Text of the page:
Castrol Virtual Drift: Hacking Code at 80MPH with a Driver in a VR Helmet

Driving a brand new 670 horsepower Roucsh stage 3 Mustang while wearing virtual reality goggles. Sounds nuts right? That’s exactly what Castrol Oil’s advertising agency came up with though. They didn’t want to just make a commercial though – they wanted to do the real thing. Enter [Adam and Glenn], the engineers who were tasked with getting data from the car into a high end gaming PC. The computer was running a custom simulation under the Unreal Engine. El Toro field provided a vast expanse of empty tarmac to drive the car without worry of hitting any real world obstacles.

The Oculus Rift was never designed to be operated inside a moving vehicle, so it presented a unique challenge for [Adam and Glenn]. Every time the car turned or spun, the Oculus’ on-board Inertial Measurement Unit (IMU) would think driver [Matt Powers] was turning his head. At one point [Matt] was trying to drive while the game engine had him sitting in the passenger seat turned sideways. The solution was to install a 9 degree of freedom IMU in the car, then subtract the movements of that IMU from the one in the Rift.

GPS data came from a Real Time Kinematic (RTK) GPS unit. Unfortunately, the GPS had a 5Hz update rate – not nearly fast enough for a car moving close to 100 MPH. The GPS was relegated to aligning the virtual and real worlds at the start of the simulation. The rest of the data came from the IMUs and the car’s own CAN bus. [Adam and Glenn] used an Arduino with a Microchip mcp2515 can bus interface  to read values such as steering angle, throttle position, brake pressure, and wheel spin. The data was then passed on to the Unreal engine. The Arduino code is up on Github, though the team had to sanitize some of Ford’s proprietary CAN message data to avoid a lawsuit. It’s worth noting that [Adam and Glenn] didn’t have any support from Ford on this, they just sniffed the CAN network to determine each message ID.

The final video has the Hollywood treatment. “In game” footage has been replaced with pre-rendered sequences, which look so good we’d think the whole thing was fake, that is if we didn’t know better.

Click past the break for the final commercial and some behind the scenes footage.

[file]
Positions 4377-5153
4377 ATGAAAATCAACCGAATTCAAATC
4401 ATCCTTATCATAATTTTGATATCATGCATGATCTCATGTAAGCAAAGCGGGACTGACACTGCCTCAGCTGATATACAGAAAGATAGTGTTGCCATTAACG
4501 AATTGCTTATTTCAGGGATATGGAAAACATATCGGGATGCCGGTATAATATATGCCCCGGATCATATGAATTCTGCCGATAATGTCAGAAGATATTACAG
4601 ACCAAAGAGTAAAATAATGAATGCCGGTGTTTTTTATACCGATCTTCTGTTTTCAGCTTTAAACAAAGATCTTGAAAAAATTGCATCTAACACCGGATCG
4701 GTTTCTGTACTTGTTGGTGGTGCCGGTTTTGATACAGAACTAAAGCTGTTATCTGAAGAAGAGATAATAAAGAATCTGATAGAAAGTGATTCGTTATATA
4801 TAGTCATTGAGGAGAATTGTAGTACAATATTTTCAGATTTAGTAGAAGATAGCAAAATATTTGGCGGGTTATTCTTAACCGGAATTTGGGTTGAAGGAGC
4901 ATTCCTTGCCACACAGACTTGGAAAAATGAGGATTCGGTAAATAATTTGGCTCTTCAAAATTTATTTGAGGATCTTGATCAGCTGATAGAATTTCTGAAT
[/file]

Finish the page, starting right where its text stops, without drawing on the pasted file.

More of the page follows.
29 thoughts on “Castrol Virtual Drift: Hacking Code at 80MPH with a Driver in a VR Helmet

  1. Neat blend of CGI and although this was undoubtedly not shot in one take, it still looks impressive. But I still don’t understand why putting titanium in oil actually helps anything? Cutting titanium is already a pain as it is on a mill. Why would you want to intentionally put titanium in your oil?

      1. “Titanium nitride (TiN) (sometimes known as “Tinite” or “TiNite” or “TiN”) is an extremely hard ceramic material, often used as a coating on titanium alloys, steel, carbide, and aluminium components to improve the substrate’s surface properties.”

        Assuming they are suggesting TiN or something like that, not sure you want to be putting hard ceramics in your steel and aluminum engine! There is a reason hard ceramics coatings are used to cut steel (more so) and aluminum (not as much).

        My understanding was it was less slippery and more “hard” and “ceramic” so it didn’t break down quickly when cutting relatively hard materials and also helps retain the sharp edge of the cutting tool longer.

    1. No idea, I looked at the MSDS for the old and it says 1-5% Trade Secret, so who knows exactly what it is. Don’t confuse titanium metal (Which is no worse to machine than stainless) with titanium compounds, they have totally different properties. Like PWalsh says, titanium nitride is a common coating on a lot of wear parts, but this is a coating that is put on with a reactive physical vapor deposition system.